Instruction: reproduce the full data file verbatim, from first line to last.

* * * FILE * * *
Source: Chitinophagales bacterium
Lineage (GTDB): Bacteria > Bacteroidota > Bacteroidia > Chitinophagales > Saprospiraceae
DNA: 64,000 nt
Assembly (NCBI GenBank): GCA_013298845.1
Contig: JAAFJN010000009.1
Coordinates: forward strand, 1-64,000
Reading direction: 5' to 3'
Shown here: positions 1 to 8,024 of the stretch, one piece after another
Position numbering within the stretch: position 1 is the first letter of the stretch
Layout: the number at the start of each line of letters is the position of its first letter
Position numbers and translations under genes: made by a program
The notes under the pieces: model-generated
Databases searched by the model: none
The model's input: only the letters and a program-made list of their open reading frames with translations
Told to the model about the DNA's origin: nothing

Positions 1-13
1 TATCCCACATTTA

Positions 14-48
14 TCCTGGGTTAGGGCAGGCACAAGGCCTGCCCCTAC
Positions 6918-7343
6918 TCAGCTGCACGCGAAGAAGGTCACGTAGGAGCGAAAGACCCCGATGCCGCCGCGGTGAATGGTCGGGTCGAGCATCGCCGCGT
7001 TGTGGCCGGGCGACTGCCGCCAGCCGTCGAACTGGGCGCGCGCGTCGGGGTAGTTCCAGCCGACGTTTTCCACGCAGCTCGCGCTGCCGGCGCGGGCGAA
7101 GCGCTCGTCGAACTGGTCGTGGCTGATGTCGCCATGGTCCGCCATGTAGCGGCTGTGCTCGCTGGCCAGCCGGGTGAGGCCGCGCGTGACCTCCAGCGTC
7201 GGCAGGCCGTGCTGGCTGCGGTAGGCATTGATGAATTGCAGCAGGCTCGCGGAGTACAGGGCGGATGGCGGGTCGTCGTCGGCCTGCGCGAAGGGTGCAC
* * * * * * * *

Source: Chitinophagales bacterium
Lineage (GTDB): Bacteria > Bacteroidota > Bacteroidia > Chitinophagales > Saprospiraceae
DNA: 64,000 nt
Assembly (NCBI GenBank): GCA_013298845.1
Contig: JAAFJN010000009.1
Coordinates: forward strand, 1-64,000
Reading direction: 5' to 3'
Shown here: positions 1 to 8,024 of the stretch, one piece after another
Position numbering within the stretch: position 1 is the first letter of the stretch
Layout: the number at the start of each line of letters is the position of its first letter
Position numbers and translations under genes: made by a program
The notes under the pieces: model-generated
Databases searched by the model: none
The model's input: only the letters and a program-made list of their open reading frames with translations
Told to the model about the DNA's origin: nothing

Positions 1-13
1 TATCCCACATTTA

Positions 14-48
14 TCCTGGGTTAGGGCAGGCACAAGGCCTGCCCCTAC
Positions 6918-7343
6918 TCAGCTGCACGCGAAGAAGGTCACGTAGGAGCGAAAGACCCCGATGCCGCCGCGGTGAATGGTCGGGTCGAGCATCGCCGCGT
7001 TGTGGCCGGGCGACTGCCGCCAGCCGTCGAACTGGGCGCGCGCGTCGGGGTAGTTCCAGCCGACGTTTTCCACGCAGCTCGCGCTGCCGGCGCGGGCGAA
7101 GCGCTCGTCGAACTGGTCGTGGCTGATGTCGCCATGGTCCGCCATGTAGCGGCTGTGCTCGCTGGCCAGCCGGGTGAGGCCGCGCGTGACCTCCAGCGTC
7201 GGCAGGCCGTGCTGGCTGCGGTAGGCATTGATGAATTGCAGCAGGCTCGCGGAGTACAGGGCGGATGGCGGGTCGTCGTCGGCCTGCGCGAAGGGTGCAC